0
views
0
recommends
+1 Recommend
0 collections
    0
    shares
      • Record: found
      • Abstract: not found
      • Article: not found

      Cryotherapy of cardiac arrhythmia: From basic science to the bedside

      ,

      Heart Rhythm

      Elsevier BV

      Read this article at

      ScienceOpenPublisher
      Bookmark
          There is no author summary for this article yet. Authors can add summaries to their articles on ScienceOpen to make them more accessible to a non-specialist audience.

          Related collections

          Most cited references 40

          • Record: found
          • Abstract: found
          • Article: not found

          Kinetics of Water Loss from Cells at Subzero Temperatures and the Likelihood of Intracellular Freezing

           Peter Mazur (1963)
          The survival of various cells subjected to low temperature exposure is higher when they are cooled slowly. This increase is consistent with the view that slow cooling decreases the probability of intracellular freezing by permitting water to leave the cell rapidly enough to keep the protoplasm at its freezing point. The present study derives a quantitative relation between the amount of water in a cell and temperature. The relation is a differential equation involving cooling rate, surface-volume ratio, membrane permeability to water, and the temperature coefficient of the permeability constant. Numerical solutions to this equation give calculated water contents which permit predictions as to the likelihood of intracellular ice formation. Both the calculated water contents and the predictions on internal freezing are consistent with the experimental observations of several investigators.
            Bookmark
            • Record: found
            • Abstract: found
            • Article: not found

            Cryo-immunology: a review of the literature and proposed mechanisms for stimulatory versus suppressive immune responses.

             Michael Sabel (2009)
            The use of cryosurgery to ablate tumors is expanding, primarily due to its technical ease and minimal morbidity. A potential secondary advantage to the in situ freezing of malignant disease is the cryo-immunologic response, the generation of an anti-tumor immune response triggered by the natural absorption of the malignant tissue. While initially proposed based on clinical observations of distant disease regressing after cryoablation of a primary tumor, results from preclinical studies have been mixed and the existence of a cryo-immunologic response has been controversial. Recent studies have shed light on the potential mechanism by which cryoablation may modulate the immune system, also reveals that both immunostimulatory and immunosuppressive responses may be triggered. This article reviews the existing evidence regarding tumor cryo-immunology and puts forward hypotheses regarding patient, tumor and technical factors that may influence the resultant immune response and warrant further investigation.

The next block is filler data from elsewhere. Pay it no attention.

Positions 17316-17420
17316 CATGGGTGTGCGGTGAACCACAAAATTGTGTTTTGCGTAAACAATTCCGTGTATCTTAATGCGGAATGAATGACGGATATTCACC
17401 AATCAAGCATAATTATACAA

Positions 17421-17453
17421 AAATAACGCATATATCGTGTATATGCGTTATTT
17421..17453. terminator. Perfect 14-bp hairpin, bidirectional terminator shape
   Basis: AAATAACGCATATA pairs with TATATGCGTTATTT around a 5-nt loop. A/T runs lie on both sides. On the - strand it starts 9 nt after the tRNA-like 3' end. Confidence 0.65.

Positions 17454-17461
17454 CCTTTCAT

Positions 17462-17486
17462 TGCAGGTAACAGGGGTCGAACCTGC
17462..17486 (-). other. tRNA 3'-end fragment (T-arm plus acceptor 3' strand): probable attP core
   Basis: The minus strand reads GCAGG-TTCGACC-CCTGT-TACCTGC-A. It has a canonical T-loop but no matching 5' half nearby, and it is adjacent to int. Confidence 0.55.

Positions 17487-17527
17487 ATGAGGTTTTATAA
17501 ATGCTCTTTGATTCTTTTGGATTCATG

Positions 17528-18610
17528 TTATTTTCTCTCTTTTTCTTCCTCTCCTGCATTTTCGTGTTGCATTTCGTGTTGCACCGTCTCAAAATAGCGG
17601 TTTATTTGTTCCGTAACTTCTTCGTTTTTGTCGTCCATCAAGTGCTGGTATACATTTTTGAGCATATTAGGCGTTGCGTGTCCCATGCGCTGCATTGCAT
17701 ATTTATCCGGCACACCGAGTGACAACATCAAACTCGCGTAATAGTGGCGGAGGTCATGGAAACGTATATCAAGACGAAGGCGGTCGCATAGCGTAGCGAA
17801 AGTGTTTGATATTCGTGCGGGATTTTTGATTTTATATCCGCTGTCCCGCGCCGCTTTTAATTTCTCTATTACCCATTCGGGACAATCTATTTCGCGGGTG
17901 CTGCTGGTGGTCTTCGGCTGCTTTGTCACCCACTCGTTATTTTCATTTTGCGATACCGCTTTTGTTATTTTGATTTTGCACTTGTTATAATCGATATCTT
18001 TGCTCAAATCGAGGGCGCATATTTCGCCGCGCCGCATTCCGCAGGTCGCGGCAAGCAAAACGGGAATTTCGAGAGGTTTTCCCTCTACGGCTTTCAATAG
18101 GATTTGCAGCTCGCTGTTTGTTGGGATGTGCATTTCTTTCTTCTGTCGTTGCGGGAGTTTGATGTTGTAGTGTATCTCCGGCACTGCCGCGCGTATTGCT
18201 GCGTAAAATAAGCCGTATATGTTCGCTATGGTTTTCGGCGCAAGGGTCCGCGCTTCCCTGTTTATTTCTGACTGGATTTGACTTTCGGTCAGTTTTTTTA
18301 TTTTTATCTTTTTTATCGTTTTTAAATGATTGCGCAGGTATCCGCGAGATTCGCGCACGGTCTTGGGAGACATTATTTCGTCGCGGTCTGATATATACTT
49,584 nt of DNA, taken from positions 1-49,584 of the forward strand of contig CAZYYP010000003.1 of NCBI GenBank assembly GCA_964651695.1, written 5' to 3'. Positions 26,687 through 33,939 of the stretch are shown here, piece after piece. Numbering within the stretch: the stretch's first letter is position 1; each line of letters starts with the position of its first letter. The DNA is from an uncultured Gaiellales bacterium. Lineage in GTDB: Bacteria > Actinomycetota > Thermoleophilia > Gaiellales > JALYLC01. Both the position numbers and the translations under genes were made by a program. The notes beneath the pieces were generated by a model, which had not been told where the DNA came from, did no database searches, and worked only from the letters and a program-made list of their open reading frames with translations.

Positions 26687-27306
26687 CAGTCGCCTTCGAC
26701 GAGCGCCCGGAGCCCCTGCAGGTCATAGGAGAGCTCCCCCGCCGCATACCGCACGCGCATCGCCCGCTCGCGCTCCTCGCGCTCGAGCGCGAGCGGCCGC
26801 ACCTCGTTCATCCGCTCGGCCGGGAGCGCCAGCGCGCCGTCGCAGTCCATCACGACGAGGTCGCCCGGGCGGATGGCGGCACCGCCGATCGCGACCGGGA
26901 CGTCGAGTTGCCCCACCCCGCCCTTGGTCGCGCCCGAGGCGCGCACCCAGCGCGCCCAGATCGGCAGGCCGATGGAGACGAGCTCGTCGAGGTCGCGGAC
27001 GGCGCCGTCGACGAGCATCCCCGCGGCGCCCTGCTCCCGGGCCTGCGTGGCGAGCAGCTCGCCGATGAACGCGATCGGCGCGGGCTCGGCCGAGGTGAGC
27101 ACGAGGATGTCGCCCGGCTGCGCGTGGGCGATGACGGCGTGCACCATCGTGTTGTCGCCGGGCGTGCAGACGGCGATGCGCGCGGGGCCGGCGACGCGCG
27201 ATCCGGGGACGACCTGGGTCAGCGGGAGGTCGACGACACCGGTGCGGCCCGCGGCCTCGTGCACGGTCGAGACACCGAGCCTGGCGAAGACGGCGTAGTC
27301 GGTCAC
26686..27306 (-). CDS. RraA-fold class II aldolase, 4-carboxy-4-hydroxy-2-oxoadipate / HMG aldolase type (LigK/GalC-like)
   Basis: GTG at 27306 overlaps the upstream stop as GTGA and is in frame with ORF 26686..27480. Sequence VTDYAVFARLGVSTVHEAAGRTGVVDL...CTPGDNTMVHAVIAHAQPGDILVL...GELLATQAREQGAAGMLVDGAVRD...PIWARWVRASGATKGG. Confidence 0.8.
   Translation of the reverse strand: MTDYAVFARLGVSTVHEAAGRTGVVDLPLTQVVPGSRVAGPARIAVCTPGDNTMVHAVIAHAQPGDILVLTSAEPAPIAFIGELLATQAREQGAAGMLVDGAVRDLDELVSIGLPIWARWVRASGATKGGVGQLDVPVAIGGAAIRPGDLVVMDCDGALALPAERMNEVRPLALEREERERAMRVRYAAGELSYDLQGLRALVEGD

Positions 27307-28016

Bookmark
              • Record: found
              • Abstract: found
              • Article: not found

              Cryo-injury and biopreservation.

              Mammalian cells appear to be naturally tolerant to cold temperatures, but the formation of ice when cells are cooled leads to a variety of damaging effects. The study of cryo-injury, therefore, becomes the study of when and how ice is formed both inside and outside the cell during cooling. Protectant chemicals are used to control or prevent ice formation in many preservation protocols, but these chemical themselves tend to be damaging. Cooling and warming rates also strongly affect the amount and location of ice that is formed. Through careful modification of these parameters successful cold preservation techniques for many cell types have been developed, but there are many more cell types that have defied preservation techniques, and the extension of cell-based techniques to tissues and whole organs has been very limited. There are many aspects to the damaging effects of ice in cells that are still poorly understood. In this brief article we review our current understanding of cellular injury and highlight the aspects of cellular injury during cryopreservation that are still poorly understood.
                Bookmark

                Author and article information

                Journal
                Heart Rhythm
                Heart Rhythm
                Elsevier BV
                15475271
                October 2015
                October 2015
                : 12
                : 10
                : 2195-2203
                Article
                10.1016/j.hrthm.2015.05.034
                27532dbd-a6de-48cd-826f-2211398026e2
                © 2015

                Comments

                Comment on this article